At one of the few Greenpeace offices connected to the Indian Ocean, Nat has his hands full conducting research and action against destructive fishing in this region. He coordinated the public campaign in 2012 that led to the MV Margiris supertrawler being banned from Australian waters for two years. He also led the Australian campaign that made canned tuna brands like John West, Coles, IGA, Aldi and others stop supporting destructive fishing methods.
Nat grew up in Newcastle where he originally worked as a graphic designer. Against the backdrop of this large coastal, industrial town grew his love of the ocean and concern for workers’ rights and livelihoods. He studied Peace and Conflict, Media, and Environmental Politics in Newcastle and Sydney and in Edinburgh, Scotland.
“My working life has been varied but nothing beats working for Greenpeace,” says Nat. “We are ordinary people from all walks of life and every corner of the globe just trying to make a difference.”
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Dom Rowe, Program Director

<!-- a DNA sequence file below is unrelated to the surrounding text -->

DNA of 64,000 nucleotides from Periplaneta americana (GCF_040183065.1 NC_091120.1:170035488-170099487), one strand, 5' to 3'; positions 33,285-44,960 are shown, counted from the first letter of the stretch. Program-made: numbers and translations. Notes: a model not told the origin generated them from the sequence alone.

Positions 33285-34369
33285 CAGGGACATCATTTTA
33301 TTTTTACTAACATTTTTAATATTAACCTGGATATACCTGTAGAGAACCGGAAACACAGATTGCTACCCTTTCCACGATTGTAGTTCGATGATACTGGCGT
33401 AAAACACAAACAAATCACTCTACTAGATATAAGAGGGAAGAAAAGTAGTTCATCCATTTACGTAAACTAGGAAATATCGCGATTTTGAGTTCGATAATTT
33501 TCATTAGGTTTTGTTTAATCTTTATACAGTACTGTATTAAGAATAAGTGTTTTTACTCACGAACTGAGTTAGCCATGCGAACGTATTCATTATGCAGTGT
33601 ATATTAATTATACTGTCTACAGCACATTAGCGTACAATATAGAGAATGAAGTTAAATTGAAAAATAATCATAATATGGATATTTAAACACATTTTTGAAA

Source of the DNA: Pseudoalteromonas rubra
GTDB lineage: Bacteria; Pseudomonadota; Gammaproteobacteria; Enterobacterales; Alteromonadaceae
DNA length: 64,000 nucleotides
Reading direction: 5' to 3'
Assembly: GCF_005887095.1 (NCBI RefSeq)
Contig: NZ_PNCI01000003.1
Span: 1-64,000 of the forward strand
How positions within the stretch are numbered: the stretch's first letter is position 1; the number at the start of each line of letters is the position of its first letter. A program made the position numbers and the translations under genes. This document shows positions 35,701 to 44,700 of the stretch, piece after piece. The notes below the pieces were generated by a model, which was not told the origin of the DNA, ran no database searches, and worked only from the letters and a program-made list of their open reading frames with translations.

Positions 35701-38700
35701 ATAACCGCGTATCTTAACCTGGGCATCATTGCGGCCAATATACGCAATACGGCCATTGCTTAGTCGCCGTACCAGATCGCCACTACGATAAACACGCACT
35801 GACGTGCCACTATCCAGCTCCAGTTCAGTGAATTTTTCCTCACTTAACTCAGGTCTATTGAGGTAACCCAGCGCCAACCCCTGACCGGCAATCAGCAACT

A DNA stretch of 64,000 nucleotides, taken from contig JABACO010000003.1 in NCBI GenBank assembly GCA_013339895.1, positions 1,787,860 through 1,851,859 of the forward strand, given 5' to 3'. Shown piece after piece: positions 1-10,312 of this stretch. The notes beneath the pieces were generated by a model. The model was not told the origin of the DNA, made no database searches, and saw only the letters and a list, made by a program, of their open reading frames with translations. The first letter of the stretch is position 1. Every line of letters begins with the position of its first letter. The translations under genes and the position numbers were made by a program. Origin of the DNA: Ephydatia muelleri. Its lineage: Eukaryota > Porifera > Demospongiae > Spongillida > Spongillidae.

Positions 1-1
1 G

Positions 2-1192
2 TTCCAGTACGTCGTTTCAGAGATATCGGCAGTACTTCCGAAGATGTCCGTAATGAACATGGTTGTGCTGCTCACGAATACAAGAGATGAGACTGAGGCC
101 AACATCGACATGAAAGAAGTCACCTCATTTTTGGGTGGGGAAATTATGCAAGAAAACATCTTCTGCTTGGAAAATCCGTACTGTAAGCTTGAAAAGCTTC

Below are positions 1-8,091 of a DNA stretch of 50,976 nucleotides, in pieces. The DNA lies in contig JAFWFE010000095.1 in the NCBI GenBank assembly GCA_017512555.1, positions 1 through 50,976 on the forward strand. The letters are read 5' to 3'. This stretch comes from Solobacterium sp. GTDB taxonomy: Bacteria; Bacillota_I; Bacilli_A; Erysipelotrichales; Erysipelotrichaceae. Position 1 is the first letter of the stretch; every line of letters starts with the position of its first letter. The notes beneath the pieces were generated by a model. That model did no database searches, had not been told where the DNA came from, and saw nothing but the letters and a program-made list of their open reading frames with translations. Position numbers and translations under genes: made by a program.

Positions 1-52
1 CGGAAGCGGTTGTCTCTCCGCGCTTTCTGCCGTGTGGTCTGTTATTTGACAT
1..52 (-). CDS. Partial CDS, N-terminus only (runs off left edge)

Dom began working for Greenpeace Australia Pacific as Head of Campaigns in May 2015. Dom has a long history of activism and campaigning- from higher education to helping people have better jobs to helping childcare workers win political and industrial campaigns.
Dom has a young son Albie and wants to see a world where he can experience the wonders of the natural environment, where our energy is renewable and the climate is liveable.
Dom joined Greenpeace proud of its tradition of radical, creative and independent campaigning.
Nic Seton, Deputy Program Director
Nic Seton returned to Australia after seven years campaigning with Greenpeace, WWF, UKYCC and 10:10 in the UK. Nic is a strong advocate for people-powered change and utilises new technologies to bring about new possibilities.
Nic has crossed oceans to protest Arctic oil, coordinated livestream events with hundreds of thousands of viewers, worked alongside artists and DJs to mobilise people to protect critical habitats and, sparked embarrassing moments for climate skeptics, like Tony Abbott, with fabulous friends, like Emma Thomspon. Swoon.